Ivell's sea anemone

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Ivell's sea anemone
Scientific classification
Kingdom: Animalia
Phylum: Cnidaria
Class: Anthozoa
Order: Actiniaria
Suborder: Anenthemonae
Superfamily: Edwardsioidea
Family: Edwardsiidae
Genus: Edwardsia
Species: E. ivelli
Binomial name
Edwardsia ivelli
Manuel, 1975[2]

The Ivell's sea anemone (Edwardsia ivelli) is a species of invertebrate in the Edwardsiidae family.[3] This sea anemone is endemic to England and known from only one site, Widewater Lagoon in West Sussex, where first discovered by Richard Ivell.[2] It has been listed as Data Deficient by the IUCN since 1996.[1]


Ivell's sea anemone is a tiny, worm-like anemone up to 20 mm (0.79 in) long and 1.5 mm (0.059 in) diameter; the column is similar to other Edwardsia spp. There are twelve transparent tentacles, arranged in two cycles, nine tentacles in the outer cycle and three in the inner cycle. In life the tentacles of the outer cycle are held flat on the substrate, the three of the inner cycle more or less vertical, often curled over the mouth. Each tentacle has a few transverse bars of pale cream occasionally forming complete rings.


It is endemic to England known from only one site, Widewater Lagoon in West Sussex, the type locality. Searches in recent years have failed to find any specimens and the species is considered extinct by some conservationists[who?].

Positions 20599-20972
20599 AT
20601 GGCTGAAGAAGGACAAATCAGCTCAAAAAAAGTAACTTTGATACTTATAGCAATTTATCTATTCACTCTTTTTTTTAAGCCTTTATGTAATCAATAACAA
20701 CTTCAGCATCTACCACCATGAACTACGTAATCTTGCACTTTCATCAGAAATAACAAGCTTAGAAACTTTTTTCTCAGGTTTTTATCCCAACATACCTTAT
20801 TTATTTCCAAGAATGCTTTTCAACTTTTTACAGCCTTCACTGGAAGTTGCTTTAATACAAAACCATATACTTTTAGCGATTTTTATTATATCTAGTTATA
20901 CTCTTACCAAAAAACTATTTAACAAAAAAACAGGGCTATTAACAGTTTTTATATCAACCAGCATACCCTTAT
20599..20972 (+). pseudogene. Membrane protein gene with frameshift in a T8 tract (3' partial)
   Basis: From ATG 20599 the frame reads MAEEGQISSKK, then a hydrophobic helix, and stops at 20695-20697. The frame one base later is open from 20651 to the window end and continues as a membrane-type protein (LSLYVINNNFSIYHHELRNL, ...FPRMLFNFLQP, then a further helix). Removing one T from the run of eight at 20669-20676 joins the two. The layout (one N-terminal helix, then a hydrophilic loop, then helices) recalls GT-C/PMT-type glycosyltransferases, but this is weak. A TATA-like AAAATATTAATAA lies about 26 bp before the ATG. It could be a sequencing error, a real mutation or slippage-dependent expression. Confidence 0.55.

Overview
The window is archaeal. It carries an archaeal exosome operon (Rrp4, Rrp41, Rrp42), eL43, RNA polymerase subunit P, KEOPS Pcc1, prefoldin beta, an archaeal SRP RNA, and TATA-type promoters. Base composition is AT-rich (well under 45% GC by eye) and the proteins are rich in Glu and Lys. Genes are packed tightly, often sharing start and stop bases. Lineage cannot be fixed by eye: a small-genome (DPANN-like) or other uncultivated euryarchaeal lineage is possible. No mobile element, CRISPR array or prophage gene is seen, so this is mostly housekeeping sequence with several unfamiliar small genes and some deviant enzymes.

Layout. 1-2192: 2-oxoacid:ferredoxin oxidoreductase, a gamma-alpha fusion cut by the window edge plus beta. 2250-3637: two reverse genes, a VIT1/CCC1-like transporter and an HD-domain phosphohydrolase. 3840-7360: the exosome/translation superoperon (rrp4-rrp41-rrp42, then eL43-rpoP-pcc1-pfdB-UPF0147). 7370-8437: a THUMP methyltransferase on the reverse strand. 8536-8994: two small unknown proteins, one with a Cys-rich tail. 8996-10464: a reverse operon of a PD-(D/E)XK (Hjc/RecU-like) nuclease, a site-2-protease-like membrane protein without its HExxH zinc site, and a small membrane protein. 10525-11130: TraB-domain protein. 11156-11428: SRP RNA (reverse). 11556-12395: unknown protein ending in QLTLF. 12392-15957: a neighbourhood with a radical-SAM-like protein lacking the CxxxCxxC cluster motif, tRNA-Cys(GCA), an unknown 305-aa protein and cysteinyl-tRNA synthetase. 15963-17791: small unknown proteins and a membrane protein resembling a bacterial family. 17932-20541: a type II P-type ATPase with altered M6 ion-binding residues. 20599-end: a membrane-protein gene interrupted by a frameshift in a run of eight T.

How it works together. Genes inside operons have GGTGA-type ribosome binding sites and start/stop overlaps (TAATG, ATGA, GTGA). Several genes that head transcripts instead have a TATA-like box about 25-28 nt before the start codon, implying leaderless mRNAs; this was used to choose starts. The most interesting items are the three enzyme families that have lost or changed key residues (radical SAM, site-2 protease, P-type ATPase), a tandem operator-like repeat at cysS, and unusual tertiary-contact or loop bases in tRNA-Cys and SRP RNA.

Burrows in soft mud in saline lagoons or sheltered creeks, it is a tiny species and easily overlooked unless deliberately sought.

Similar species[edit]

Although the type of locality inhabited by this species is not often searched by divers such places are well worth investigating. This species and Nematostella vectensis are probably the only British Anthozoans which can be considered endangered species through habitat destruction and pollution. It has been marketed as the "hidden sourcing" because it is rarely seen and unrecognizable. Sourcing it is very hard because of its logistics.

Ivell's sea anemone was discovered by Professor Richard Ivell, hence the species' name.[2]


  1. ^ a b World Conservation Monitoring Centre (1996). Edwardsia ivelli. The IUCN Red List of Threatened Species. Version 2014.2
  2. ^ a b c Manuel, R.L. (1975). A new sea anemone from a brackish lagoon in Sussex, Edwardsia ivelli, sp. nov. Journal of Natural History, 9, 705-711.
  3. ^ Fautin, D. (2011). "Edwardsia ivelli Manuel, 1975". World Register of Marine Species. Retrieved 2011-12-18.